I'm not too inclined to just hand you the definition of "concentration camp" as calling de-glorified prisons for people illegally crossing your borders such somehow cheapens the term, but I think we have enough on our plate as it is, so I'll just finish by saying that concentration camps are also a Communist phenomenon. Chinese Uyghurs are a fine recent example.
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Luxembourg trembles.

Asmodean

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Re: Americans
« Reply #24 on: November 09, 2020, 11:50:43 PM »
This is all fine and good but what I want to see you support is: how real people with various political views, do not see Trump as far-right. With real data.
Oh!

This one from Pew, and handles how the US is percieved in largely left-leaning Europe with some other major "Western" nations;
Spoiler: ShowHide


Grain of salt, because the question is about the country, not the president specifically, so at best this is indirect. What's interesting here is that the US is perceived favourably by about +20 right on average, but that the relative position of the Centre dot is more or less mid-way between the left and the Right opinion in four out of ten statistically significant countries, with three having a favourable Centrist bias and three having an unfavourable centrist bias.

This puts the US in a pretty Centre-Right position.

I do not have a poll of where people in the world pin the president on the political scale (In Norway, it's mostly just as "Republican" and/or "Populist" by and large, maybe because our right/left distinction is Socialist/non-Socialist. Doesn't exactly apply to the "classical" US model with two non-Socialist wings. Example from our version of Encyclopaedia Britannica below) so I do infer from data like the above, dealing with favourability or confidence in relation to the political opinions of the pool. This puts the president sort-of in the middle of the right field.

Spoiler: ShowHide
From: Store Norske Leksikon
Google Translate unaltered for posterity. Link to source in Norwegian below quote.
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Political point of view
Ideologically, Trump doesn't let himself be easily placed. In economic policy, he has combined traditional market thinking from the Conservatives with some acceptance of public support schemes, including for health care. The 2017 tax reform was characterized by traditional Republican core issues such as easing corporate taxation and the notion that tax relief for the most affluent will provide greater investment and thus benefit broadly through economic growth.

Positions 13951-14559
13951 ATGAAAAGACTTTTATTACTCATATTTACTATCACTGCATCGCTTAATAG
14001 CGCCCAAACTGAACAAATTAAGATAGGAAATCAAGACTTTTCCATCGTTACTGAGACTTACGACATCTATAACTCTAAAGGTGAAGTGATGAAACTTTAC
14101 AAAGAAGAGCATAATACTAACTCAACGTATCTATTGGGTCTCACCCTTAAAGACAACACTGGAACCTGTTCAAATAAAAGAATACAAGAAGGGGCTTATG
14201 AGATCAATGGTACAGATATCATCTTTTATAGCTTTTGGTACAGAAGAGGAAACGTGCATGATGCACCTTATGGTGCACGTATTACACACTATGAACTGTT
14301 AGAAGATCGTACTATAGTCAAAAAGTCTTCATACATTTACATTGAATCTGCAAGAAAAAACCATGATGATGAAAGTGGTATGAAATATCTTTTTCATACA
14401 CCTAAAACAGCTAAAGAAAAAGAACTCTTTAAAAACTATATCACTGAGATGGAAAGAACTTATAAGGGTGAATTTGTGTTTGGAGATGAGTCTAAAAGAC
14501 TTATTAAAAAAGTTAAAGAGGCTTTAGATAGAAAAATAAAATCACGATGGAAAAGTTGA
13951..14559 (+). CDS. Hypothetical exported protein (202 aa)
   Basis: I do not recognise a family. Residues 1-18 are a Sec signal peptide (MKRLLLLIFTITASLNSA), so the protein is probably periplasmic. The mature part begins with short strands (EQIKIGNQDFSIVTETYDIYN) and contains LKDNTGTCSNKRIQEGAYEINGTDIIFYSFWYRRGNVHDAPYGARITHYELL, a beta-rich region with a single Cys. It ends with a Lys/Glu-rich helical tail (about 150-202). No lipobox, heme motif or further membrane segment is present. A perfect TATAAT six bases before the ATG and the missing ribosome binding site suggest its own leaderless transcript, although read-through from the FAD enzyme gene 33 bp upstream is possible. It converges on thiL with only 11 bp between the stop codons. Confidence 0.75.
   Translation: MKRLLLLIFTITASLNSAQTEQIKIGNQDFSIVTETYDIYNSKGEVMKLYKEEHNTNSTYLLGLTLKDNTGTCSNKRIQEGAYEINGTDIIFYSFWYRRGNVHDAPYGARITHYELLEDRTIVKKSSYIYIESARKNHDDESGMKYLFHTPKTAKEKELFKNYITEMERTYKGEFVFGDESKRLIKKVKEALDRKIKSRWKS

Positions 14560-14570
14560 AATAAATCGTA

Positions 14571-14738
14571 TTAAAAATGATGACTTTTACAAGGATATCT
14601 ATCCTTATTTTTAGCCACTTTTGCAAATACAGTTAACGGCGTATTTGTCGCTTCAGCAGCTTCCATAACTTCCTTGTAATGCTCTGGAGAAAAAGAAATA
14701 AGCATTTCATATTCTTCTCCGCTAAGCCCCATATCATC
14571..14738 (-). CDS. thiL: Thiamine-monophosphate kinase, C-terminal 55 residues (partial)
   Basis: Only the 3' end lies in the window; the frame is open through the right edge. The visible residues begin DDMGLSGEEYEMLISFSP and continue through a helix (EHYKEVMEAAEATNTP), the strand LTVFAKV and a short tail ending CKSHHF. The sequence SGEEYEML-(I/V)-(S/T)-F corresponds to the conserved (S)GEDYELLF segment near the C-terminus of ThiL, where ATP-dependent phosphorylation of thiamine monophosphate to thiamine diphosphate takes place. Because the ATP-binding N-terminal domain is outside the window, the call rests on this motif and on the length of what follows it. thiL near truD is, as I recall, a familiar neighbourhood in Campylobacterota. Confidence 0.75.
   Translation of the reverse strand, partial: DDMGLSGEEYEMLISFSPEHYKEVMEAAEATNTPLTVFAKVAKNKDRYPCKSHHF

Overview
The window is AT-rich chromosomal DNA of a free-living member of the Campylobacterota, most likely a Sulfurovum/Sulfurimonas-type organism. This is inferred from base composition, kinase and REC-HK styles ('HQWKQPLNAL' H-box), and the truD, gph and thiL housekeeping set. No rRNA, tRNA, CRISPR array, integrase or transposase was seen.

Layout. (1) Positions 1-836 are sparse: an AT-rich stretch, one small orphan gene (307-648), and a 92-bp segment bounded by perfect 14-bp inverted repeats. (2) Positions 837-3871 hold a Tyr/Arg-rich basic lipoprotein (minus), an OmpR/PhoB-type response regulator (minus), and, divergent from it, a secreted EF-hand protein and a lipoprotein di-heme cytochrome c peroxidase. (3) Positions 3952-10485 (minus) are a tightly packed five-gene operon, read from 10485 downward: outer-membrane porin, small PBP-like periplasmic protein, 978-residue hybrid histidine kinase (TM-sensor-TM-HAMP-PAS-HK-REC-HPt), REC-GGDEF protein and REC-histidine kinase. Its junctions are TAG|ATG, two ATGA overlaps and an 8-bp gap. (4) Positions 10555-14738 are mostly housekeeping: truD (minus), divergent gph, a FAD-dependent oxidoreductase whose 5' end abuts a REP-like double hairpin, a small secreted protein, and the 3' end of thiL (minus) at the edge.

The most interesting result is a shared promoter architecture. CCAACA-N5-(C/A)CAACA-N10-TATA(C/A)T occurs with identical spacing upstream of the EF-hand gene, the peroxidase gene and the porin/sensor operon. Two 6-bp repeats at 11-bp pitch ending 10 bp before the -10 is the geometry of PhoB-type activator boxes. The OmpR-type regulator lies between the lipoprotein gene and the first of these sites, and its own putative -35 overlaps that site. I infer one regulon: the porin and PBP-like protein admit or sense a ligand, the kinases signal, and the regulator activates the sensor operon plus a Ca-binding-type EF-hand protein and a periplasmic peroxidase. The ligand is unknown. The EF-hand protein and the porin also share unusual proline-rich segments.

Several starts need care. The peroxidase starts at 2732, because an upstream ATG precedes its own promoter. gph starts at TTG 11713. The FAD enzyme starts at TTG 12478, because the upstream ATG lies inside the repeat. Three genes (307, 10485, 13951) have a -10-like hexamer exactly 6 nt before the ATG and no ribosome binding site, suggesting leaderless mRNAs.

Trump has supported increased defense spending, but also criticized america's willingness to use military force on other continents. His choice of Gorsuch as Supreme Court justice satisfied the Christian right, but Trump has not spoken in depth about his own religious convictions.

In his 2016 election campaign, there were elements typical of right-wing populist parties in many countries. Central to the depiction of a conflict between peoples and elites, a restrictive immigration policy, an appeal to national pride, demands for a stronger military system and an assertion that American workers would get better conditions through less free trade and harsher confrontations in trade policy.
https://snl.no/Donald_Trump



EDIT: I forgot to link to source in the Pew thing. :-[ It's from here: https://www.pewresearch.org/global/2020/09/15/us-image-plummets-internationally-as-most-say-country-has-handled-coronavirus-badly/

I also think I have a similar study, though not in English, from around 2018 bookmarked somewhere on my work laptop. Will post if find.



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Luxembourg trembles.

Davin

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Re: Americans
« Reply #25 on: November 10, 2020, 02:47:08 PM »
[...]
He may still be a mean or even cruel leader, but absolute control of government is required by definition
[...]
By definition it is not required. Nice that Trump also satisfies Aristotle's definition. Nothing of substance so nothing to talk about.

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You're doing exactly as I have described while denying doing it. That is a little funny.
The tenets of Fascism are what separates a Fascist movement from a non-Fascist one.